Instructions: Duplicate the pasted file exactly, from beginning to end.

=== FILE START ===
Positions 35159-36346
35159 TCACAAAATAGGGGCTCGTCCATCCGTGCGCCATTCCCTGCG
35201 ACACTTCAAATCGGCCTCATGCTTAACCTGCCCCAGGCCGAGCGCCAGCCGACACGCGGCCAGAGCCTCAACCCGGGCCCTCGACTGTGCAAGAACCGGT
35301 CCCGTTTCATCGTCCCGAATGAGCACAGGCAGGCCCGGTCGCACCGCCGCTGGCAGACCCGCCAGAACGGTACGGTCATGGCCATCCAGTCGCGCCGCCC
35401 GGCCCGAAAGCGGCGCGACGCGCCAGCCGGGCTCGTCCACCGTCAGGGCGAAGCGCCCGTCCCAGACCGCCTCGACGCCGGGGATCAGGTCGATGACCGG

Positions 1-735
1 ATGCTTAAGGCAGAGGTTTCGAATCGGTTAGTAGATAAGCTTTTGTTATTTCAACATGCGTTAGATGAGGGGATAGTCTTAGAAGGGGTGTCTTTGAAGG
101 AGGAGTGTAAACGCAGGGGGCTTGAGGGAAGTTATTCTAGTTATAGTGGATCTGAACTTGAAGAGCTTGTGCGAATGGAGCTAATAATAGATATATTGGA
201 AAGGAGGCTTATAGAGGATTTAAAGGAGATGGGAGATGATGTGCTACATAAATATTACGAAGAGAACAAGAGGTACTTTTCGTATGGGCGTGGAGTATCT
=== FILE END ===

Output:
Positions 35159-36346
35159 TCACAAAATAGGGGCTCGTCCATCCGTGCGCCATTCCCTGCG
35201 ACACTTCAAATCGGCCTCATGCTTAACCTGCCCCAGGCCGAGCGCCAGCCGACACGCGGCCAGAGCCTCAACCCGGGCCCTCGACTGTGCAAGAACCGGT
35301 CCCGTTTCATCGTCCCGAATGAGCACAGGCAGGCCCGGTCGCACCGCCGCTGGCAGACCCGCCAGAACGGTACGGTCATGGCCATCCAGTCGCGCCGCCC
35401 GGCCCGAAAGCGGCGCGACGCGCCAGCCGGGCTCGTCCACCGTCAGGGCGAAGCGCCCGTCCCAGACCGCCTCGACGCCGGGGATCAGGTCGATGACCGG

Positions 1-735
1 ATGCTTAAGGCAGAGGTTTCGAATCGGTTAGTAGATAAGCTTTTGTTATTTCAACATGCGTTAGATGAGGGGATAGTCTTAGAAGGGGTGTCTTTGAAGG
101 AGGAGTGTAAACGCAGGGGGCTTGAGGGAAGTTATTCTAGTTATAGTGGATCTGAACTTGAAGAGCTTGTGCGAATGGAGCTAATAATAGATATATTGGA
201 AAGGAGGCTTATAGAGGATTTAAAGGAGATGGGAGATGATGTGCTACATAAATATTACGAAGAGAACAAGAGGTACTTTTCGTATGGGCGTGGAGTATCT